So far, 46 local elected officials in Kentucky have cast votes on right-to-work ordinances, said Jason Nemes, a Louisville lawyer supportive of local initiatives.
“Forty-four have been in favor of it, and 22 of those 44 are Democrats,” Nemes said. “So we don’t see this as a partisan issue at all.”
Nemes said he has been contacted by five counties in Central Kentucky’s 6th Congressional District that are interested in learning more about the issue.
But most judge-executives in the counties surrounding Lexington told the Herald-Leader they are not considering right-to-work.
George Lusby, the judge-executive in Scott County, where Toyota has a non-unionized plant, said he doesn’t “see it becoming an issue for fiscal court” there.
“We have a majority of Republicans on fiscal court, but none of them has mentioned it to me,” said Lusby, a Democrat.
Lusby said he personally believes that local right-to-work ordinances are “illegal.”
“From what I read, I don’t think it’s a county issue. It’s a state issue,” he said.
Reagan Taylor, the newly elected Republican judge-executive of Madison County, said he wants to know the pros and cons of the issue. Taylor said he has mentioned to his staff that he would like to set up a meeting to learn more.
“I am not willing to make any kind of next step until I know more about it,” Taylor said.
Garrard County Judge-Executive John Wilson is waiting to see what happens with litigation against right-to-work ordinances.
“We’ve not had anybody contact us to try to get us to take a look at it here,” Wilson said. “It’s probably more prudent to watch as those lawsuits make their way through the system.”
What about those claims that Kentucky is losing jobs to other states?
Because negotiations with prospective employers are confidential, and companies generally don’t wish to be identified, it’s difficult to provide specifics, Adkisson said.
But some examples can be found. In August, gunmaker Beretta USA broke ground on a $45 million plant in Gallatin, Tenn. Ron Bunch, president and CEO of the Bowling Green Area Chamber of Commerce, told the Bowling Green Daily News in December that Beretta had considered Kentucky but ultimately decided to go to a right-to-work state.
Tennessee’s right-to-work law was also cited in 1987, when Fruehauf, a maker of big truck trailers, decided to put a plant in Huntsville, Tenn., rather than Pulaski County, Ky.
In 2004, automaker Hyundai initially wouldn’t consider Kentucky because it was not a right-to-work state. But the company later changed its mind and Kentucky was one of two finalists for the plant; Hyundai eventually chose Alabama.
Kentucky landed Toyota in the 1980s and many other plants and jobs before and since.
For the moment, the legal basis for the local ordinances is up for scrutiny. Hardin County’s ordinance is the subject of a federal lawsuit, and sources said more litigation is possible.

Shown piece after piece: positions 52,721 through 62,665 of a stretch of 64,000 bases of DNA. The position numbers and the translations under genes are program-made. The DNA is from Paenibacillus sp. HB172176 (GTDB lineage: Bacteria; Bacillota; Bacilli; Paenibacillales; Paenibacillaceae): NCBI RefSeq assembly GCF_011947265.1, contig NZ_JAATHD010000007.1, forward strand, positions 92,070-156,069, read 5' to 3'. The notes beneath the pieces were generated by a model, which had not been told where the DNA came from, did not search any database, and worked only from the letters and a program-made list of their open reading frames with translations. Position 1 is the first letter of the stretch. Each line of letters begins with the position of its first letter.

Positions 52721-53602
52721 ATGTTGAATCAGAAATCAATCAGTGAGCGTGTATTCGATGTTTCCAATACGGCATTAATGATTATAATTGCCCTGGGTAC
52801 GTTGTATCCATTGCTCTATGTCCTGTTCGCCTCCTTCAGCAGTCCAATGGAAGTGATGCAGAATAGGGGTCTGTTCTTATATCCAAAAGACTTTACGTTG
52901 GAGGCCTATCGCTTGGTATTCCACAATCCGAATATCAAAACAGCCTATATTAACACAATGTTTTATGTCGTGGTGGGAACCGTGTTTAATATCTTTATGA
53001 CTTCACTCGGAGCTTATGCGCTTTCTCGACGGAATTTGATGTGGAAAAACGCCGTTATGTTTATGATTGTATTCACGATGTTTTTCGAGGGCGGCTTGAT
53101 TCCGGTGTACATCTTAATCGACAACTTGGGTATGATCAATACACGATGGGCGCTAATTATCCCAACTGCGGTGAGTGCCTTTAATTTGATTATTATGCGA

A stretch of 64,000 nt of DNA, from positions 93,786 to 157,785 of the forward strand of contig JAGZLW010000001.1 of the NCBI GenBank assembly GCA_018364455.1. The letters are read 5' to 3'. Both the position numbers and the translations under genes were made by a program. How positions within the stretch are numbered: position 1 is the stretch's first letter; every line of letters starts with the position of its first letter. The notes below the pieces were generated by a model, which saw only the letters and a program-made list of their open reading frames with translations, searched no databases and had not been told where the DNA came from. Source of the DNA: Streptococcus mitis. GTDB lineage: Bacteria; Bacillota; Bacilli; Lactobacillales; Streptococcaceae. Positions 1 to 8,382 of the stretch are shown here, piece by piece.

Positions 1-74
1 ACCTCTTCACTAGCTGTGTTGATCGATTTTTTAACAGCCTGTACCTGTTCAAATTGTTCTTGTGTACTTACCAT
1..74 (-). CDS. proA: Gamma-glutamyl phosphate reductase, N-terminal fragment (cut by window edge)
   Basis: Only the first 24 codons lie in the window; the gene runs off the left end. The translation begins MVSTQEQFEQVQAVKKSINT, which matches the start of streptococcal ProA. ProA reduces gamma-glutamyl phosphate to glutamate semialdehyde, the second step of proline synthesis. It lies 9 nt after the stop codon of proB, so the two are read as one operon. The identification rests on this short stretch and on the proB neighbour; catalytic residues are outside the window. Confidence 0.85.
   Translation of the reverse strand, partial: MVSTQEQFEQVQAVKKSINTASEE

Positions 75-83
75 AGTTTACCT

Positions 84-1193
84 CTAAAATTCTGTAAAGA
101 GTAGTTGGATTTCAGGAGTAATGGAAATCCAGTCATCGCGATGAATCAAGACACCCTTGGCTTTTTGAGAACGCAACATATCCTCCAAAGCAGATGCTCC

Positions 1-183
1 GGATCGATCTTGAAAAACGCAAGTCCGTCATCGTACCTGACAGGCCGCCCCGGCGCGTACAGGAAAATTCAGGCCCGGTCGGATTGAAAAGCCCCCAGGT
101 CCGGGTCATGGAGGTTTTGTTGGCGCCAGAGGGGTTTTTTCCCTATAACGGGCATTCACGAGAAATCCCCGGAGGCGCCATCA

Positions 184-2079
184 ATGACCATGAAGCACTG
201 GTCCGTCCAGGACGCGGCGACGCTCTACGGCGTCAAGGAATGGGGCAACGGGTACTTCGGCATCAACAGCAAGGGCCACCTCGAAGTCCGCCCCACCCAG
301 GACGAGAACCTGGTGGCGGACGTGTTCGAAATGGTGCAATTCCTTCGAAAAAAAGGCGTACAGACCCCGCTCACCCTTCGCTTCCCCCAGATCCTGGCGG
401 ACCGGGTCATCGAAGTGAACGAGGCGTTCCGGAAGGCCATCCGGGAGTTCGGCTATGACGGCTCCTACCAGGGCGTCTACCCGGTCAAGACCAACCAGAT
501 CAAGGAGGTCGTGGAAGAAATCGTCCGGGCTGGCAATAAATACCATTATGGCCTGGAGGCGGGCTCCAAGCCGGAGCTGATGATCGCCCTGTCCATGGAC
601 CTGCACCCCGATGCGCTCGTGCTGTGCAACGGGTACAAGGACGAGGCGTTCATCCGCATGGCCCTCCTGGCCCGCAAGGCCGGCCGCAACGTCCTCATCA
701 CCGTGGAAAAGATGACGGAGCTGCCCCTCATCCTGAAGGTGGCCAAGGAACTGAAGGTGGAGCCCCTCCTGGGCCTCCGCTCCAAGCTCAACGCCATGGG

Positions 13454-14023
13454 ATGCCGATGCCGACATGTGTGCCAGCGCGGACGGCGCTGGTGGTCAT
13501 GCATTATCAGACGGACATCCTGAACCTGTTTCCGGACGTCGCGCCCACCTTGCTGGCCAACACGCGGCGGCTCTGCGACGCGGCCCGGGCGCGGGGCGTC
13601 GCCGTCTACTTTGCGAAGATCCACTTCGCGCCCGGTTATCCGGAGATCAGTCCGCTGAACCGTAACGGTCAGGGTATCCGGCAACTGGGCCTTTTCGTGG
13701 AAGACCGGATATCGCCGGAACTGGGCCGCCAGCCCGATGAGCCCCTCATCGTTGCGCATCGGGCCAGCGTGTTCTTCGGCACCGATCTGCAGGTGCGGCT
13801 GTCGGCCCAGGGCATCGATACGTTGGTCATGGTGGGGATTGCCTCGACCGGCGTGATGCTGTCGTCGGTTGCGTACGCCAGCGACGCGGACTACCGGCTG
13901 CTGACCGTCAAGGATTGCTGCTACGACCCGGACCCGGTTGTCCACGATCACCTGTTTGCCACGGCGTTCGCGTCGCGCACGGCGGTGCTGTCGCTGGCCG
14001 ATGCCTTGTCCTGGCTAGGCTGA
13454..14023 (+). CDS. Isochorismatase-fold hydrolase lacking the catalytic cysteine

In an opinion last year, Kentucky Attorney General Jack Conway cited a 1965 case in which the Kentucky Court of Appeals ruled that the city of Shelbyville does not have the authority to enact a right-to-work ordinance.
That case doesn’t apply to counties for two reasons, Nemes said. First, cities don’t have the same powers as counties.
Second, even if the Court of Appeals ruling had applied to counties at the time, the Kentucky legislature passed a “home rule” act in the 1970s.
“The home rule act has delegated state authority to counties to do various things — three things in particular to this question,” Nemes said.
Specifically, counties have the power to control their fiscal affairs, to regulate commerce, and to promote economic development, he said.
Nemes argues that the home rule act supersedes the previous ruling in the Shelbyville case.
The unions counter that the federal law preempts or prohibits any political subdivision of the state from enacting a right-to-work law.
“Every court that’s looked at this issue has ruled that local right-to-work ordinances are illegal,” said Lynn Rhinehart, a lawyer for the AFL-CIO in Washington, D.C. “The law allows states to pass right to work, but it doesn’t allow counties to pass right to work.
“It strikes us as a waste of taxpayers’ time and money to have their county commissioners spending time debating and adopting ordinances that are going to be struck down as illegal,” Rhinehart said.
As for the argument that a “home rule” act allows counties to pass right-to-work ordinances, Rhinehart said: “Nice try.”
“That doesn’t supersede the National Labor Relations Act, the federal statute that is the genesis of all of this. The National Labor Relations Act says it is permissible for unions and employers to enter into agreements to require workers to pay fair-share fees as part of the representation of the union in the workplace. There’s a limited exception to that national policy, and that limited exception says states and territories can adopt right-to-work laws. It doesn’t say states and counties.”
In the meantime, even if legal battles continue, Adkisson said “the benefits to individual counties could be immediate. Passing right to work is like putting a sign in your store window that you are open for business.”